It was hard to miss Andreas Angelidakis’s “Crash Pad.” For this installation, Angelidakis converted the booth into an “Oda,” or a welcoming room of the kind that existed in palaces during the Ottoman Empire, with 19th century Greek rugs, pillows, and thematically appropriate sculpture like simulacra of Corinthian columns made from cardboard or created with 3-D printers. “The work intends to challenge our conception of the Classical Greek aesthetic,” said George Vamvakidis, one of the gallery’s co-owners. Fair visitors should feel welcome to take a rest and socialize among the pillows. (For more news on Frieze New York 2015 see Pickle, the Instagram-Famous Art World Dog, Turned Away from Frieze.)



Works on paper by Calvin Marcus.
Photo: Courtesy of CLEARING.

6. Clearing, Brooklyn and Brussels
At Clearing, a gallery based in Brooklyn and Brussels (see Forget Chelsea—The 15 Brooklyn Art Galleries You Need to Know Now), roughly 40 small colorful works on paper by Calvin Marcus are hung in a single line at eye level. Each work in the series, which collectively is called “Military Man With Tongue Out” (2014-2015), portrays a soldier in a grotesque and somewhat comedic manner at some stage of death or distress. The works, partly because of their materials—they’re made with crayon and sharpie—evoke both childrens’ drawings and ancient prints of Japanese samurai.



Installation view of Math Bass at Overduin & Co.
Photo: artnet News.

7. Overduin & Co., Los Angeles
The booth of Overduin & Co. has been filled with paintings (from her “News!” series) and recent sculpture of LA-based artist Math Bass. Bass takes cues from early sign painting to create paintings with tense interplay of positive and negative space that can verge on optical illusions. There’s playful formal repetition of shapes and symbols found across her work—what looks like a cigarette in one painting appears in another painting to be a match, and in yet a third painting looks more like a smokestack. Perhaps attesting to Bass’s up-and-coming-ness, surveying the booth on our visit was none-other than collector Mera Rubell.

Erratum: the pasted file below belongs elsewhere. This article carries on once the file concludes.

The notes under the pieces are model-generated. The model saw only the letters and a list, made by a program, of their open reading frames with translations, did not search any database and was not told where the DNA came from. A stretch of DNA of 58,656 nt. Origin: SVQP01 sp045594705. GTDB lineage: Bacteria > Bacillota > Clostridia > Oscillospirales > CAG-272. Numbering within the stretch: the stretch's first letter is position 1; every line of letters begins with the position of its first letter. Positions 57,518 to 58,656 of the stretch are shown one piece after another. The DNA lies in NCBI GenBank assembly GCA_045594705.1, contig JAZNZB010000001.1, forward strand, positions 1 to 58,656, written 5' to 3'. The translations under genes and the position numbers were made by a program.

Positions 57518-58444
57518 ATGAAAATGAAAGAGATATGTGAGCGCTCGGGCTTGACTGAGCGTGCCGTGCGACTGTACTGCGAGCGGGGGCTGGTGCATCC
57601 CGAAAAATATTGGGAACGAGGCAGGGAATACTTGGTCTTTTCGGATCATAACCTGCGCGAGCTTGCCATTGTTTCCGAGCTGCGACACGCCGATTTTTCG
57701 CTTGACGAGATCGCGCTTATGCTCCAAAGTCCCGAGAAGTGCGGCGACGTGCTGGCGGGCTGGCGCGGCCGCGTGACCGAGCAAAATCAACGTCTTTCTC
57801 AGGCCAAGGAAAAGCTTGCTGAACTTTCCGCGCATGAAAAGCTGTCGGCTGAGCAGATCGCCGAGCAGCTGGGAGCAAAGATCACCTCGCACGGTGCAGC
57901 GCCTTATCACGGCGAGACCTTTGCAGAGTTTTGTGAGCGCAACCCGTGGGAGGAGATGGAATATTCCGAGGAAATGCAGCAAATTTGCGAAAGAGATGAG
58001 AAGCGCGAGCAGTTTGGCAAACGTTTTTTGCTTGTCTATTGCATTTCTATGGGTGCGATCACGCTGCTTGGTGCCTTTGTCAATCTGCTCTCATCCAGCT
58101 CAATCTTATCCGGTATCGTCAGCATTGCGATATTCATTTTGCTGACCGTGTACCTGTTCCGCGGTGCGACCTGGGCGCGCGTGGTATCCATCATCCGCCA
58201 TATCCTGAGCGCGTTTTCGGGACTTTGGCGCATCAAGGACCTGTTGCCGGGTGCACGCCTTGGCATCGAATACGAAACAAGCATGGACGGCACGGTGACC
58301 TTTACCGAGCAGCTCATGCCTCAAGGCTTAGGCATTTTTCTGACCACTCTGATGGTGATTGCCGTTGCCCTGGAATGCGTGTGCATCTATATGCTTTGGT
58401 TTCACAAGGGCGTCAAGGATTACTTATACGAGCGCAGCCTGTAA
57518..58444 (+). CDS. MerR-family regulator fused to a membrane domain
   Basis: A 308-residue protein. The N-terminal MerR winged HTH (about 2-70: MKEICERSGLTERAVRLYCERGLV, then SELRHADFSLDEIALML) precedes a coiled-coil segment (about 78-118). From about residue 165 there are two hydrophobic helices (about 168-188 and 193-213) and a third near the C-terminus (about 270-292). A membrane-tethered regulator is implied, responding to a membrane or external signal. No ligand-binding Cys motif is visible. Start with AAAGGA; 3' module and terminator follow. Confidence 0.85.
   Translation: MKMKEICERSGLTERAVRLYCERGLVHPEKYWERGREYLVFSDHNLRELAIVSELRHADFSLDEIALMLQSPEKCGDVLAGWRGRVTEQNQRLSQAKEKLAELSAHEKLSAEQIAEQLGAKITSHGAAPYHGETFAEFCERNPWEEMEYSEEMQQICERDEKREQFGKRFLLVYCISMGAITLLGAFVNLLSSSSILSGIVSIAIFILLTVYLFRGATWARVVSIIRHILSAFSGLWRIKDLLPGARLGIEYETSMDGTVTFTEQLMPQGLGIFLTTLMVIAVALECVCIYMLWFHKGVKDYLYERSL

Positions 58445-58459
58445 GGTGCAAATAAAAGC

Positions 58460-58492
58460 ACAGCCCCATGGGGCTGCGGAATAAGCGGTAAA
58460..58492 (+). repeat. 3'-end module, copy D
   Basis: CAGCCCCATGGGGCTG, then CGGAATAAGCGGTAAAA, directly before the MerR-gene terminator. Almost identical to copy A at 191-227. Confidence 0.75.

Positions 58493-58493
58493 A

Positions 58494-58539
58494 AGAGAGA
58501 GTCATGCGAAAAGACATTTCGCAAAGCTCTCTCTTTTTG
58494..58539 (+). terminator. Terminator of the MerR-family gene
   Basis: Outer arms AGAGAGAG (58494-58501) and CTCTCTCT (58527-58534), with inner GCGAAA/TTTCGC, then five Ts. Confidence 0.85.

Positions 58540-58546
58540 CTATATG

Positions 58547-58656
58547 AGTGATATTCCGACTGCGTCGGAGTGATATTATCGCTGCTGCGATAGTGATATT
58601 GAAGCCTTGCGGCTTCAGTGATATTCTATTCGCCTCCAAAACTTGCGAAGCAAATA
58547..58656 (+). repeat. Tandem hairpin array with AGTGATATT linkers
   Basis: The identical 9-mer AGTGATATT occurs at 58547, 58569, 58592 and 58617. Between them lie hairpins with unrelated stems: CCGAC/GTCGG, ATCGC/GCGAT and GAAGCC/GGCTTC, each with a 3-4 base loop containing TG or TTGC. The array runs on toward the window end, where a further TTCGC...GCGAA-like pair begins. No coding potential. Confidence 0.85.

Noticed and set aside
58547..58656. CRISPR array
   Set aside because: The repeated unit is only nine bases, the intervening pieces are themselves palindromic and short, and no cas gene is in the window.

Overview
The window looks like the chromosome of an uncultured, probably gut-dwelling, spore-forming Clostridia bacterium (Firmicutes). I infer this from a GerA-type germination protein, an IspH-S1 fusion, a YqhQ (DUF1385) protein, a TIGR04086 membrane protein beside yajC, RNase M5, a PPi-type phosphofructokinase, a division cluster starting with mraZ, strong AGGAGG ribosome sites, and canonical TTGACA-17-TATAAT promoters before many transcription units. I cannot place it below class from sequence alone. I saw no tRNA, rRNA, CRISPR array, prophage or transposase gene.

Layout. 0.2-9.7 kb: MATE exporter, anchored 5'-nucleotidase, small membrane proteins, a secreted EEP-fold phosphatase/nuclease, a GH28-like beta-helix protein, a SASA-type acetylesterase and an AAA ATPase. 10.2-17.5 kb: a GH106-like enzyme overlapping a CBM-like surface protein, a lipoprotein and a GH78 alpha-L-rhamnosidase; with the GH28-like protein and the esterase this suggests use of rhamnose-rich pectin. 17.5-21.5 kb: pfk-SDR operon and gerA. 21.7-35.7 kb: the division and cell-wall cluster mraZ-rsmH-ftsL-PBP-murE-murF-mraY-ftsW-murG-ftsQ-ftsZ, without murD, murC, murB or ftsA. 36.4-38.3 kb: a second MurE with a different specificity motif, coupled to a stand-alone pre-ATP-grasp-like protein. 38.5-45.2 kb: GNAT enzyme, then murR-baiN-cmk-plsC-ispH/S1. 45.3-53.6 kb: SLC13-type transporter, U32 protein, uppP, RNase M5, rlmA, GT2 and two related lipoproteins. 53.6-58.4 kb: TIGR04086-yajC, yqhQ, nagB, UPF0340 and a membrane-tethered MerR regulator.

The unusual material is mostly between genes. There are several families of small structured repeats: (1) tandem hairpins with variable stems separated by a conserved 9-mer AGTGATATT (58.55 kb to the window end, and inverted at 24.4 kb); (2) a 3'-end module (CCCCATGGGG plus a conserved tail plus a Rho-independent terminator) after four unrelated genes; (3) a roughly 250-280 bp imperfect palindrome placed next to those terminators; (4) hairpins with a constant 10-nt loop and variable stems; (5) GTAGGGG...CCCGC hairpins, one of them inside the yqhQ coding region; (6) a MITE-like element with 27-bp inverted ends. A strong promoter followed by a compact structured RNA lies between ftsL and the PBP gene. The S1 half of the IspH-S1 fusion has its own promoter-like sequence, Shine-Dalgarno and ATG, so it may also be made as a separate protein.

Zhan Wang, Shanshui Furniture 1 (1998-2008). Photo:

Installation view of Long March Space including Zhan Wang’s Shanshui Furniture 1 (1998-2008).
Photo: Courtesy Long March Space.

8. Long March Space, Beijing
Artist Zhan Wang’s shiny stainless steel rock surreally placed on top of a Ming-dynasty table (in style only), Shanshui Furniture 1 (1998-2008), is a startling site in the aisles of Frieze, and feels a bit like walking into a painting by Magritte. One of China’s leading contemporary artists, Wang is best known for these shiny rock sculptures shaped like the “scholar’s rocks” you might find in a Chinese garden. Other striking works in this booth include Xu Zhen’s Play Spire of the Sky (2013), an architectural S&M tower made of leather and chains as well as paintings by Wang Jianwei.



Installation view of Lokal_30 with works by Natalia LL.
Photo: artnet News.

9. Lokal_30, Warsaw
The booth of this Warsaw-based gallery is devoted to the sometimes erotically charged vintage works of Natalia LL, a pioneer of the Polish neo-avantgarde. They challenge the viewer in ways that still feel fresh and bracing—and these are works from the 1970s, some of which have recently been rediscovered and restored. Ahead of her time, Natalia made works with her husband exploring the documentation of various sexual acts (mind you this is way before Kim Kardashian and Paris Hilton), books of which are also on view in the gallery. Other works on view include framed photographs of young women eating watermelon that look like they’ve been transformed by the most perfect Instagram filter ever.



Installation view of Travesia Cuatro with work by Milena Muzquiz.
Photo: artnet News.

10. Travesia Cuatro, Madrid and Guadelajara
This booth, filled with the hand-painted ceramics and sculpture of Milena Muzquiz, caught our eye from the earliest moments a the fair. Muzquiz, who is also a musician—she’s in the band Los Super Elegantes—managed to convey a sense of whimsy and folksy cheerfulness that gave us a brief pause of delight.